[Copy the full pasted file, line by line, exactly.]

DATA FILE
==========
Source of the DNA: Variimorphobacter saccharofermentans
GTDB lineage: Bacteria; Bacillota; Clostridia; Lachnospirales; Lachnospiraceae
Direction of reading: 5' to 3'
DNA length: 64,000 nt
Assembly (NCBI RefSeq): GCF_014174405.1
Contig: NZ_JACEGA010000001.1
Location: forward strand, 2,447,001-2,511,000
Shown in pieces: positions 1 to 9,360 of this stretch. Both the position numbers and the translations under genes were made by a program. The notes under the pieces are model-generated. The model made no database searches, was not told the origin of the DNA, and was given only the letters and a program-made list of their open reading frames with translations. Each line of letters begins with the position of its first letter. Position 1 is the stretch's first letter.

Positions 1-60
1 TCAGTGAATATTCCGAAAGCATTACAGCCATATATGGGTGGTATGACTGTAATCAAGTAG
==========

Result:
Source of the DNA: Variimorphobacter saccharofermentans
GTDB lineage: Bacteria; Bacillota; Clostridia; Lachnospirales; Lachnospiraceae
Direction of reading: 5' to 3'
DNA length: 64,000 nt
Assembly (NCBI RefSeq): GCF_014174405.1
Contig: NZ_JACEGA010000001.1
Location: forward strand, 2,447,001-2,511,000
Shown in pieces: positions 1 to 9,360 of this stretch. Both the position numbers and the translations under genes were made by a program. The notes under the pieces are model-generated. The model made no database searches, was not told the origin of the DNA, and was given only the letters and a program-made list of their open reading frames with translations. Each line of letters begins with the position of its first letter. Position 1 is the stretch's first letter.

Positions 1-60
1 TCAGTGAATATTCCGAAAGCATTACAGCCATATATGGGTGGTATGACTGTAATCAAGTAG